Ben Thuy, Palaeontologist at the National Museum of Natural History (MNHN); Credit: FNR

From Monday 25 to Friday 29 March 2019, the Luxembourg National Research Fund (FNR) organised the ninth edition of the "Researchers at School" campaign.

Over 100 researchers returned to school to share their experiences and their passion with the researchers of tomorrow as part of the "Researchers at School" project. The main objective was to present the job of researcher, still little known to the general public, but also to inspire and motivate future researchers. 

During the last week of March, 101 researchers visited 30 different secondary schools across the country (more than 75 classes in total) for 56 student-researcher meetings. The researchers, coming from public institutions and the private sector in Luxembourg, told their personal story: from secondary school to the projects they do today through university studies. This allowed students to have a better overview of the job and to ask questions about the research being done in Luxembourg. In addition, researchers benefitted from a platform allowing tem to present their work to young people and obtain direct feedback.

Paula Hild, PhD student at the University of Luxembourg, commented: "I think it is important to show that research is not only done in laboratories, but also in other places of work. "Researchers at School" gives the opportunity to speak positively about one's job. It's very inspiring! This experience in a way links the often theoretical approaches of research to questions of civil society."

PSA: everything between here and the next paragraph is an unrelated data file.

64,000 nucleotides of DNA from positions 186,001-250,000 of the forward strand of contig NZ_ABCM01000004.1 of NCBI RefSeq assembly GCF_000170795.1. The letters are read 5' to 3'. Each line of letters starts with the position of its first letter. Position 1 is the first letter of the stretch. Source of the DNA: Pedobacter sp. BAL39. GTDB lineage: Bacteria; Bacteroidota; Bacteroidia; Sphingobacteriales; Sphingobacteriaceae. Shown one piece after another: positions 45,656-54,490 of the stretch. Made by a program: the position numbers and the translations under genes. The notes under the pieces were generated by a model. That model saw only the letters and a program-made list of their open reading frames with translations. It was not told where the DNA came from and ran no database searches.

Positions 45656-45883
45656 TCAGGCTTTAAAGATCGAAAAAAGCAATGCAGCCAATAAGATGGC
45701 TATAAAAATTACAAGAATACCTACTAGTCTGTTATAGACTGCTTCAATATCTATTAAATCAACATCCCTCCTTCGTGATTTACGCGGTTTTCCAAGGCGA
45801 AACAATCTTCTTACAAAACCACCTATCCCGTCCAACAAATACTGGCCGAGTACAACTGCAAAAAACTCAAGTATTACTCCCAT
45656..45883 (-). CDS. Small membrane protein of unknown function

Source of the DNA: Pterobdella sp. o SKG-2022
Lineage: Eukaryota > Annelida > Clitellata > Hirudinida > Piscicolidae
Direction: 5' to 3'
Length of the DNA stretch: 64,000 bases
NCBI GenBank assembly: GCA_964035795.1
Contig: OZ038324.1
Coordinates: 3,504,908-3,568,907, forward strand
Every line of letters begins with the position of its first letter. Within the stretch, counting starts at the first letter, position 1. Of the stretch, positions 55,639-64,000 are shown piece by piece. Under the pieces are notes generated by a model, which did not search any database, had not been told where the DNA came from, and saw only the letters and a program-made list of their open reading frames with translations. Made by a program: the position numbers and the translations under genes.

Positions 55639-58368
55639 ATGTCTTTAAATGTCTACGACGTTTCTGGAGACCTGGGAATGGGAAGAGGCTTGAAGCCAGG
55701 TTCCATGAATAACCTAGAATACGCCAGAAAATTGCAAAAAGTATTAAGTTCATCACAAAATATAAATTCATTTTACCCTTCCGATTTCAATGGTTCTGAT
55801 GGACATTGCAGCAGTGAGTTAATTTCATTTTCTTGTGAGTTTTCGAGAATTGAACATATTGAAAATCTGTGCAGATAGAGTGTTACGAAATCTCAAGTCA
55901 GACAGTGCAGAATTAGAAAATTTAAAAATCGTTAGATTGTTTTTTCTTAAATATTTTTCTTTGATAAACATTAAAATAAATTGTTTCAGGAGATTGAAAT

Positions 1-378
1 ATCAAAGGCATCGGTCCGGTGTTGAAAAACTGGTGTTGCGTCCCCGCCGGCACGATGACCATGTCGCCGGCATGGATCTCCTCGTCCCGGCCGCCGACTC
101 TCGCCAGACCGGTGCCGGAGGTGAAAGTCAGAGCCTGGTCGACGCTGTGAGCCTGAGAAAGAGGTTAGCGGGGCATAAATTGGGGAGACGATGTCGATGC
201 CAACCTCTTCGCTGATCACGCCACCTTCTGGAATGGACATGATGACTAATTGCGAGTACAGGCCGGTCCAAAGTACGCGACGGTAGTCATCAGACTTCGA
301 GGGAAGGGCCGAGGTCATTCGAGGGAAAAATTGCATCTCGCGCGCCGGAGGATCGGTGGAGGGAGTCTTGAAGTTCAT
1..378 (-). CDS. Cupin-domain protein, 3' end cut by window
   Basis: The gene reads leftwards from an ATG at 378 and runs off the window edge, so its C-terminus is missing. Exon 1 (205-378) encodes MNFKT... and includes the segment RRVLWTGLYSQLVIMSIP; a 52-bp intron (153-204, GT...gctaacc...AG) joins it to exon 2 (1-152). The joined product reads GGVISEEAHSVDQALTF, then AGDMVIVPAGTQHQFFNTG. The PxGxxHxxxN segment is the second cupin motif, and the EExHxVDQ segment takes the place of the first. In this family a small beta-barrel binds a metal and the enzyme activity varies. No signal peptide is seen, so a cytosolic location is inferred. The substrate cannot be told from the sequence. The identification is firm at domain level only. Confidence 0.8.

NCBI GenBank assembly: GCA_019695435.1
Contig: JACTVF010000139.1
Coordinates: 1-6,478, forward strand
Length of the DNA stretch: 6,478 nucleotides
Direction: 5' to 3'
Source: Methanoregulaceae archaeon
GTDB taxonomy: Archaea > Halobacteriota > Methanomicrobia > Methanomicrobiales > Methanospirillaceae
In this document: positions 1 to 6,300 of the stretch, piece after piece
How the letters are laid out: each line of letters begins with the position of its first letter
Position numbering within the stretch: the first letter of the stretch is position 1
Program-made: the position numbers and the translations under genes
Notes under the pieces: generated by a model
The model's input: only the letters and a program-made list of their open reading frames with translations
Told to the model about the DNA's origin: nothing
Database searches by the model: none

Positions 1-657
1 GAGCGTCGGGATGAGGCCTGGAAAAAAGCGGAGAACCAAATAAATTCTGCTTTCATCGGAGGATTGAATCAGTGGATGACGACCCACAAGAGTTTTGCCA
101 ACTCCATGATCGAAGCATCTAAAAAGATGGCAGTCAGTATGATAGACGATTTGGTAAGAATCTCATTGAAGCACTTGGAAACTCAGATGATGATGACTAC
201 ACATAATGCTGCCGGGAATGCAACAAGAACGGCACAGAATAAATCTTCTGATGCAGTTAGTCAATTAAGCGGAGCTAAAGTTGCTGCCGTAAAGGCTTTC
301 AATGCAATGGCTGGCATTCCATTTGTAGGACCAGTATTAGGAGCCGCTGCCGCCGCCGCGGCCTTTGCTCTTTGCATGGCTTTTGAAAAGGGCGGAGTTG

Some researchers similarly felt it was their responsibility to communicate to the general public and encourage their colleagues to do the same, such as Ben Thuy, curator of palaeontology at the National Museum of Natural History: "I decided to participate in "Researchers at School" because I consider public awareness an essential part of my duties as a scientist, especially when it comes to young people. For me, science and communication are intrinsically linked." He added: "Public awareness is equally important, not only for its visibility, but also for its acceptance and credibility."